Five-day actimetry results prior to inclusion were: resistant (total sleep time 439.9 ± 48.4 min; sleep efficiency 92.0 ± 3.7%); vulnerable (total sleep time 453.9 ± 43.0 min; sleep efficiency 92.1 ± 5.3%).

The selected participants were instructed to maintain a regular sleep–wake schedule (controlled by actimetry) for 3 days before the study period.


To investigate the relationship between homeostatic drive and performance, we selected subjects as vulnerable (more than 300% increase in 10% slowest reaction times over the night) or as resistant (less than 100% increase in 10% slowest reaction times over the night) to sleep loss on the basis of their performance on a psychomotor vigilance task (PVT) during a first selection night.

Subjects were then tested in the laboratory at 2-h intervals for 12 h continuously from 20:00–08:00 hours after a usual sleep night at home (from 23:00–07:00 hours). The waking EEG was continuously monitored during the 12-h period of the study. No stimulant use of any kind was allowed during the study.

Visual Analogue Scale and Karolinska Sleepiness Scale

Subjects rated their subjective sleepiness assessment on a 100-mm Visual Analogue Scale (VAS) from ‘excellent’ to ‘very poor’ and on the Karolinska Sleepiness Scale (KSS) (Akerstedt and Gillberg, 1990) every 2 h.

Psychomotor vigilance task

They performed a 10-min simple reaction time test (SRTT) on a PALM personal organizer (Gillberg et al., 1994; Philip et al., 1999). A black square was displayed 100 times on the screen at randomized (2–7 s) intervals over 10 min. The subject’s task was to respond to the stimuli by pressing a key to turn the square off. If no response was given within 1.75 s, a new interval was started. Pressing the key before the square was displayed, or within 100 ms, caused the response to be discarded and a warning to be displayed. The software that controls the internal clock yields data with at least 0.01 ms resolution (the keyboard is sampled at CPU frequency divided by the number of instructions needed for sampling). Another part of the program calculates the 10% slowest responses (Dinges et al., 1997) during the 10-min task. The 10% slowest responses were used as the dependent variable. It is therefore possible to measure sensitive variations of responses which are noted during an increased instability of sleep–wake status, as observed during sleep deprivation in humans (Doran et al., 2001). Compared with a simple mean, the technique extracts the slowest reactions which are characteristic of episodes of sleepiness but does not take into account the mean reaction time and the fastest reaction times, which are more influenced by age than by sleepiness.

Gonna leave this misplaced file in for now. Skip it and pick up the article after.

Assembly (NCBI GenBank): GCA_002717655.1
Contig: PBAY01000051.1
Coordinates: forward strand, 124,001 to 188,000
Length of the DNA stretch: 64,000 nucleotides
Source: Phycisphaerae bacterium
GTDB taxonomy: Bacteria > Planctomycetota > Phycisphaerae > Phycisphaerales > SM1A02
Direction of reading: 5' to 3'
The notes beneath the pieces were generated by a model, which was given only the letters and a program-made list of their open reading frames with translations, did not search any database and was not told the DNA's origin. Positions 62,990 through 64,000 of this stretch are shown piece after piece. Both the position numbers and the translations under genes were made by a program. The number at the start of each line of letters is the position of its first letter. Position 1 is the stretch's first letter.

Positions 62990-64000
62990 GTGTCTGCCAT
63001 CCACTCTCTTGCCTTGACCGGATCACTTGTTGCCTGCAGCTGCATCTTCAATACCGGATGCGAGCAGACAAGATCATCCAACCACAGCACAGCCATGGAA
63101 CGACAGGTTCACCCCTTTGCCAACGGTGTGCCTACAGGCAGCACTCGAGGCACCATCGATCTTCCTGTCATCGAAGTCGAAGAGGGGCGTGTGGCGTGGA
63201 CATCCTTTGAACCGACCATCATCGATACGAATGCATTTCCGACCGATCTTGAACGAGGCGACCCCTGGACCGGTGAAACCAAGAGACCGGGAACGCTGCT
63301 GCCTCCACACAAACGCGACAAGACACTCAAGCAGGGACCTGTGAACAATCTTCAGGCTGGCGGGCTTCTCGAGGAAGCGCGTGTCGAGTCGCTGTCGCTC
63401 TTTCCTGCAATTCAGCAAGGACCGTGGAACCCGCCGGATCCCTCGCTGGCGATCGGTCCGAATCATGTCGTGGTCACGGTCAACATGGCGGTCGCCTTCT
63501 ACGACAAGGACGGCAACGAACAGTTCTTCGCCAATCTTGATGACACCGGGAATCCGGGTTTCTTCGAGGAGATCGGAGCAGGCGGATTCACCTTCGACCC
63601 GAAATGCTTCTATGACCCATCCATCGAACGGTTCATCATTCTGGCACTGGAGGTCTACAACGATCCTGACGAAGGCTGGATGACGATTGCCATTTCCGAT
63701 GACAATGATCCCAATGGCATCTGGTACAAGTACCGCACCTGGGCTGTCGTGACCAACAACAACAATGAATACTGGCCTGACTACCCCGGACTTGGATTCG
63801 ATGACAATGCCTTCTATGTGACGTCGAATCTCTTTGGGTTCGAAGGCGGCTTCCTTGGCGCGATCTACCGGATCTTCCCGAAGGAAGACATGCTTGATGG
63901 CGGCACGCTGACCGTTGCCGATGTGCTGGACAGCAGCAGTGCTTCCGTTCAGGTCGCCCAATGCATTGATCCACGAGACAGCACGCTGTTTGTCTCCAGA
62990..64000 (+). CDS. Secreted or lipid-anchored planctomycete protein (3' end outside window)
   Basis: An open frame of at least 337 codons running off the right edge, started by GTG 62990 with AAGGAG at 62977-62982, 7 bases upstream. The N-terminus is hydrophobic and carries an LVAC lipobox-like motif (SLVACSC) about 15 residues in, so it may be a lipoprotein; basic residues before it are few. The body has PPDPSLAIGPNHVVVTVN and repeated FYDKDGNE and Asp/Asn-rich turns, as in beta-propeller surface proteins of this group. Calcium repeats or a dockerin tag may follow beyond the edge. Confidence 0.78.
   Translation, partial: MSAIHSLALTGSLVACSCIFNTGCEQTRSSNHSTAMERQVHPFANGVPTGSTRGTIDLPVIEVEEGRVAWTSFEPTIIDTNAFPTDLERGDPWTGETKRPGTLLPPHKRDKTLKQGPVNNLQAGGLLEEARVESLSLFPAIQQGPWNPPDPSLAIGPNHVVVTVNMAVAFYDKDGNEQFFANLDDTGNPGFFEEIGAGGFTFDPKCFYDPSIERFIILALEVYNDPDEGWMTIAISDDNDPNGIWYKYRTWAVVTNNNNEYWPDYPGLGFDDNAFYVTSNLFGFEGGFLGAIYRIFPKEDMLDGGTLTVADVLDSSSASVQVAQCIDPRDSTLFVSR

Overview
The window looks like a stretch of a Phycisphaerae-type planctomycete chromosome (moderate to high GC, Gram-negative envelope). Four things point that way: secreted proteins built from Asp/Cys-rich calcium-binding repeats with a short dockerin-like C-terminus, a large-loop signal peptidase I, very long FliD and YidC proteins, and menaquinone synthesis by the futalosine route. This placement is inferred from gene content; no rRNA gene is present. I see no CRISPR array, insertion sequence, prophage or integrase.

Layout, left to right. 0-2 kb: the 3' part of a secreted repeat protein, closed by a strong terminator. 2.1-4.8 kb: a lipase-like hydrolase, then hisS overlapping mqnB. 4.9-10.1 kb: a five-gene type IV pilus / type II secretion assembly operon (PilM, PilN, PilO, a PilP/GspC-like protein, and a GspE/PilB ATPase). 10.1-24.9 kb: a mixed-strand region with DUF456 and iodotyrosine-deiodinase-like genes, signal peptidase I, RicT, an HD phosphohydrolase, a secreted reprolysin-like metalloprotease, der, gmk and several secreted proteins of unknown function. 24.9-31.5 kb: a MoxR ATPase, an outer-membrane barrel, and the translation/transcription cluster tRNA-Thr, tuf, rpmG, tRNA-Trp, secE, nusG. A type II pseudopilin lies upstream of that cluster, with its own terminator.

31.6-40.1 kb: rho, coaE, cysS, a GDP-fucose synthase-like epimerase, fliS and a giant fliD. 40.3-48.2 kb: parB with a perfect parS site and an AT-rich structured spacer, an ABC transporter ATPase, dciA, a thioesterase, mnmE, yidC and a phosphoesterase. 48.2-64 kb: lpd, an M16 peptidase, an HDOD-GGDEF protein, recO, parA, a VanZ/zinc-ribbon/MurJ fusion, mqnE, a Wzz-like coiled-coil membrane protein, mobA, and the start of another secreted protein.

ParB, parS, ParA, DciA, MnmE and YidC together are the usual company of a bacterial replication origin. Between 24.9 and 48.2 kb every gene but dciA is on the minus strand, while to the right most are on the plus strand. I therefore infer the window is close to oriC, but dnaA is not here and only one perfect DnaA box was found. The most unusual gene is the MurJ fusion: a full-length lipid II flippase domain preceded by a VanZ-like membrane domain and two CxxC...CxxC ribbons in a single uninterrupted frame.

Sleep pressure was measured by EEG power spectral analysis on the alpha–theta band (6.0–9.0 Hz). Every hour from 20:00–08:00 hours, the waking EEG signal was recorded during a 4-min eyes-open session of the Karolinska Drowsiness test (Akerstedt and Gillberg, 1990). The participants had to look at a picture on the ceiling and avoid movement to obtain 20-s epochs without eye blinking, sleep, artifacts due to body movements, slow eye movements or sweating. A trained technician checked the EEG quality on line. EEG (FP1/FP2, F3/F4, C3/C4, P3/P4, O1/O2), electromyogram and electro-oculogram were recorded on a Coherence Polysomnography system (Deltamed®, Paris, France). Signals were digitized at a sampling rate of 256 Hz (according to Coherence software specifications) and filtered with a digital filter at a cut-off frequency of 70 Hz. EEG signals of all derivations were subjected to spectral analysis by a fast Fourier transform (Coherence software). Power spectra were computed for consecutive 4-s epochs, providing a frequency resolution of 0.25 Hz. Absolute amplitudes were added per 0.25 Hz narrow bands for frequencies between 0.5 and 48.0 Hz. Values obtained were averaged for each 20-s epoch selected.